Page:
Can policy boost growth?

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  • You can't always get what you want--especially with policy and the economy.

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  • Is the US in a secular stagnation?

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The United States has seen disappointing economic growth of at or less than 2 percent of gross domestic product per capita since the 2008 financial crisis, and some economic experts have suggested that the nation may be in a period of secular stagnation, or protracted slow growth, similar to what followed the Great Depression. They propose further monetary and fiscal stimulus, but those have proven to provide only a temporary boost for short-term growth. Traditional macro policy also will not boost long-term growth. While improving long-term growth is difficult, the best places to begin are with advances in areas such as tax reform, deregulation, and freer trade. These structural measures, along with efforts to reduce current high levels of policy uncertainty, might help boost sustainable, long-term economic growth.

Key points in this Outlook:

  • Some economic experts suggest that the United States is in a period of secular stagnation, or persistently slow economic growth, similar to that during the Great Depression of the 1930s.
  • There is no magic bullet for stimulating long-term growth, which depends largely on persistent technological change and population growth. Monetary and fiscal policy can produce only a short-run and ultimately reversible growth boost.
  • Methods that might help boost long-run growth include lowering policy uncertainty, ensuring lower and stable inflation, creating a more neutral tax system, fostering more and freer international trade, and deregulation.

 

“You can’t always get what you want . . .”
—The Rolling Stones

Economists like Larry Summers and policymakers like Janet Yellen want faster, long-run US growth. However, there is little evidence that we or they know how to get it. The secular stagnation, or persistently slow growth, that emerged during the Great Depression in 1929 did not end until the onset of World War ll. And the postwar boom put lie to the causes of secular stagnation alleged before the war.

The five years since the US financial crisis have seen, like the 1930s did after the onset of the Great Depression, disappointing economic growth. The average growth rate of US gross domestic product (GDP) per capita during the 1930s was 1.09 percent, about half of the long-run pace of 2 percent and well below the 1960–90 pace across 114 countries of 1.8 percent per year.[1]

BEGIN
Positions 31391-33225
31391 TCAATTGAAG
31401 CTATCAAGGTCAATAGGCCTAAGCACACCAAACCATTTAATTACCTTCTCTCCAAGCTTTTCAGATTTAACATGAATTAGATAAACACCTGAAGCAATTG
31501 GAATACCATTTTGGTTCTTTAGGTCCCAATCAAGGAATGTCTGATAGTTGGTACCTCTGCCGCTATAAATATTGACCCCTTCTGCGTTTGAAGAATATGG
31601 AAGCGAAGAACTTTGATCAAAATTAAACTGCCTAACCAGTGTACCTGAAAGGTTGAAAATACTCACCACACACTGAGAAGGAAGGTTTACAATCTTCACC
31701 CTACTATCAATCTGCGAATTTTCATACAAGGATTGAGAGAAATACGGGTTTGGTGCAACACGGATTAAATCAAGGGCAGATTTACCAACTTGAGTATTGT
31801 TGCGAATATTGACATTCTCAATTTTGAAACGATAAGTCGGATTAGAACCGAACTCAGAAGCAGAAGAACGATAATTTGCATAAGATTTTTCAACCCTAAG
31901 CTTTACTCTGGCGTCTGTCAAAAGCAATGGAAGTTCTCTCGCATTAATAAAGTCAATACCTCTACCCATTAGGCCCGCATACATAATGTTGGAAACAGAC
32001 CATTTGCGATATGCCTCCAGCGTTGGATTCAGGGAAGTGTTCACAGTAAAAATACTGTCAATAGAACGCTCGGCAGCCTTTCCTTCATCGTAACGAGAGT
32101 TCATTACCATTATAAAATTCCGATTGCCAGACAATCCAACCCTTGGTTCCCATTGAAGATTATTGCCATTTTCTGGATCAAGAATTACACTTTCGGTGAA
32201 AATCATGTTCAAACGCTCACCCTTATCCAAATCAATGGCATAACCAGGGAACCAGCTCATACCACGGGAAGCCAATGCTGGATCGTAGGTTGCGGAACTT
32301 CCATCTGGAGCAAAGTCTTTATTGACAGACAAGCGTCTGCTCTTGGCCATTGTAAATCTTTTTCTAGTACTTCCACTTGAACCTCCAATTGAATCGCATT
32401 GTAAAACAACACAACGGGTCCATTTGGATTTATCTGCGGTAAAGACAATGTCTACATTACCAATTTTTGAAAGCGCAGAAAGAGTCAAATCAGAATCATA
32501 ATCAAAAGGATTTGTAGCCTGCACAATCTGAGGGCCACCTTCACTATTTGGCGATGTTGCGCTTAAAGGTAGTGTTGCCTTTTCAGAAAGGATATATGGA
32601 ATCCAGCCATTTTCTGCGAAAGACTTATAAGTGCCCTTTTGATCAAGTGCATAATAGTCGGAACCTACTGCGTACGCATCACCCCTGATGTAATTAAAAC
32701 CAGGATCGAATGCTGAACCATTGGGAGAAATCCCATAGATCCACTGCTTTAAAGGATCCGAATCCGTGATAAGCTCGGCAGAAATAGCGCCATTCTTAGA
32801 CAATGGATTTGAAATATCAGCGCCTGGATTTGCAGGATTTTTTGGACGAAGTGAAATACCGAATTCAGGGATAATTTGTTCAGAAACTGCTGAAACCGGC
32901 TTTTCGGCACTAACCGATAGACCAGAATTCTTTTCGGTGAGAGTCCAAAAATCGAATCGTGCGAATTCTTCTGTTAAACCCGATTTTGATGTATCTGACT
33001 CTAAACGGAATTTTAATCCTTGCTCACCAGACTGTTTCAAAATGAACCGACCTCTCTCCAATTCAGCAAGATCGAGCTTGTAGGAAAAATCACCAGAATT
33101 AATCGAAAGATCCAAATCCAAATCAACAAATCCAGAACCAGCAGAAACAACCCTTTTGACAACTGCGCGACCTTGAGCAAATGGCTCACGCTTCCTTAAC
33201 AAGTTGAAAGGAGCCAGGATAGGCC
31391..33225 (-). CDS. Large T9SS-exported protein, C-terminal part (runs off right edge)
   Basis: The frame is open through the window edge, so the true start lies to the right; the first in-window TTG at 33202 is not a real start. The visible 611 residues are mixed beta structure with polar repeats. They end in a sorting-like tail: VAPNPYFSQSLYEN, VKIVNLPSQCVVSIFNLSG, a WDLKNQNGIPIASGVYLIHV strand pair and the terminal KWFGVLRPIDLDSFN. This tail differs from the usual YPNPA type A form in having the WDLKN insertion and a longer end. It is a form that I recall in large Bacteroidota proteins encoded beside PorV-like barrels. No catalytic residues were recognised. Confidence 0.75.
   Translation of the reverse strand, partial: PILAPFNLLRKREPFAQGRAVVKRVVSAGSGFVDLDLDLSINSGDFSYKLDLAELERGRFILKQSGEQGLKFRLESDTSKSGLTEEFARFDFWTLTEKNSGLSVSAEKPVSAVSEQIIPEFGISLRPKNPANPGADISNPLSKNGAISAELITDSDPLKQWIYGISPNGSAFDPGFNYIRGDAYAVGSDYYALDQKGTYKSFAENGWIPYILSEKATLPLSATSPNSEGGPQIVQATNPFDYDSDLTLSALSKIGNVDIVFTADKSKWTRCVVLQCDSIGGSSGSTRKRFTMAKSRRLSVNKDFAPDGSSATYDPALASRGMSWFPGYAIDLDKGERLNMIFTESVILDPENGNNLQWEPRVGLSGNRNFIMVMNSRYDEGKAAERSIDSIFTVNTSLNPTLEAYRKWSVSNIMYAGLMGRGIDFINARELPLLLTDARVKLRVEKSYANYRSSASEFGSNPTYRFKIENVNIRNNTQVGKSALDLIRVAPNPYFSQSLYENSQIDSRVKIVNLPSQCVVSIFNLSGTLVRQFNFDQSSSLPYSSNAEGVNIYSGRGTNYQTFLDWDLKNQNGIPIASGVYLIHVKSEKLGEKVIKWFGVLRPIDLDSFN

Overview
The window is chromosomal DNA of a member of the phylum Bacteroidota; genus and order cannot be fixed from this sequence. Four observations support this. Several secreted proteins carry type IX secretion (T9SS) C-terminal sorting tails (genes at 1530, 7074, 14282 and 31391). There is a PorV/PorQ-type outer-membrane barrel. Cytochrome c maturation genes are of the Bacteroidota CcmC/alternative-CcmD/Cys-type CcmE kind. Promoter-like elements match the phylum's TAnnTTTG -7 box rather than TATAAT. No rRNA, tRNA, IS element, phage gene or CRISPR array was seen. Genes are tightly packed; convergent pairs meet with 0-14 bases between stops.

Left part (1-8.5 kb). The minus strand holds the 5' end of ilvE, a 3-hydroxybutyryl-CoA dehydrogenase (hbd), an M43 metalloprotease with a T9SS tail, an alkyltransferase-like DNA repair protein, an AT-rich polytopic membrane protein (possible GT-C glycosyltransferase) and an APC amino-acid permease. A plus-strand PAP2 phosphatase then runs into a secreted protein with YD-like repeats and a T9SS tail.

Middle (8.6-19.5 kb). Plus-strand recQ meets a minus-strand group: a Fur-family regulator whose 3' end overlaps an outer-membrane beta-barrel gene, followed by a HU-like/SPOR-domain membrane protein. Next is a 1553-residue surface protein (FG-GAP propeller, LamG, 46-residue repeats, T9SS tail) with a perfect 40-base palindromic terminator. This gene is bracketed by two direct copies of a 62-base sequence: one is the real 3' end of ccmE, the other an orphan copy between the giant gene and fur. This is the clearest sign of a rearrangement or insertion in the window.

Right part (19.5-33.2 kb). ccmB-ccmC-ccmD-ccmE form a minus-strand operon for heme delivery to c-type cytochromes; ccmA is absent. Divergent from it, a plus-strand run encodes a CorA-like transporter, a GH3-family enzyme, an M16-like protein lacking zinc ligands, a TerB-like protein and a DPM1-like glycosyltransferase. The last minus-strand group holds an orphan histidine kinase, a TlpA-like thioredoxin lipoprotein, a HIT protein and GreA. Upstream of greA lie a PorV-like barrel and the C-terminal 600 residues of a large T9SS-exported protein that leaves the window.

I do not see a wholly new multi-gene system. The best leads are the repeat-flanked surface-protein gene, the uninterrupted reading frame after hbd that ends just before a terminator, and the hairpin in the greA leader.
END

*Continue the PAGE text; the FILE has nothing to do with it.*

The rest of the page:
After the 2008 financial crisis, US GDP per capita actually fell at an average rate of −1 percent year-over-year from January 2009 to September 2013. (But the pace has recovered, encouragingly, to an average level of about 2 percent since mid-2011.) Before the crisis, from January 2000 through December 2007, US GDP per capita had grown at an impressive 4.9 percent per year pace, due in part to a sharp rise in labor productivity growth after 1995.

The abnormally high precrisis US GDP per capita growth rate preordained that the postcrisis growth pace collapse, to −1 percent, would be a nasty shock and that the “recovery,” to just above a 2 percent pace, a disappointment in spite of its proximity to the long-run US average growth pace.

The Return of Secular Stagnation?

With disappointment about US postcrisis growth has come a revival of the theory of secular stagnation, first introduced in the late 1930s by Harvard economist Alvin Hansen.[2] Hansen defined secular stagnation as a protracted period of slow growth that results from falling population growth, low aggregate demand, and a tendency to save rather than invest. Hansen’s stagnation model was a product of the Great Depression of the 1930s, much as the new secular stagnation theory for the US is a product of disappointing growth since the 2008 financial crisis.

Hansen’s theory focused on boosting long-run growth through increased investment rather than using monetary and fiscal measures to enhance short-run, cyclical growth. Hansen identified four factors underlying the expansion of investment: the rate of population growth, territorial expansion growth, growth of business and personal savings, and the shift from capital-absorbing to capital-saving innovations. In Hansen’s view, these factors had been largely exhausted during the Depression, when their growth was negligible. Further, during the Depression, fertility rates in the US were very low, causing Hansen to predict the stabilization of the population within a generation or two. The continental US had reached its limits, under Hansen’s view, with little investment and thus little technological change available to promote growth.

"After the 2008 financial crisis, US GDP per capita actually fell at an average rate of −1 percent year-over-year from January 2009 to September 2013."

Like classical theorists such as Adam Smith and David Ricardo, Hansen regarded the pace of economic growth as the outcome of a race between diminishing returns to labor and growth-enhancing technological progress. Growth would eventually decline toward zero in this gloomy view unless technological progress kept boosting the productivity of labor and capital.

The stagnationist view of the US economy has resurfaced during the last couple of years as the US economy has failed to regain the rapid growth pace achieved before the financial crisis. In September 2013, Paul Krugman wrote, “There is a case for believing that the problem of maintaining adequate aggregate demand is going to be very persistent—that we may face something like the ‘secular stagnation’ many economists feared after World War II.”[3] Krugman recommended fiscal policy stimulus and higher inflation, aimed at achieving a negative real interest rate, which in turn would presumably encourage investment and employment growth.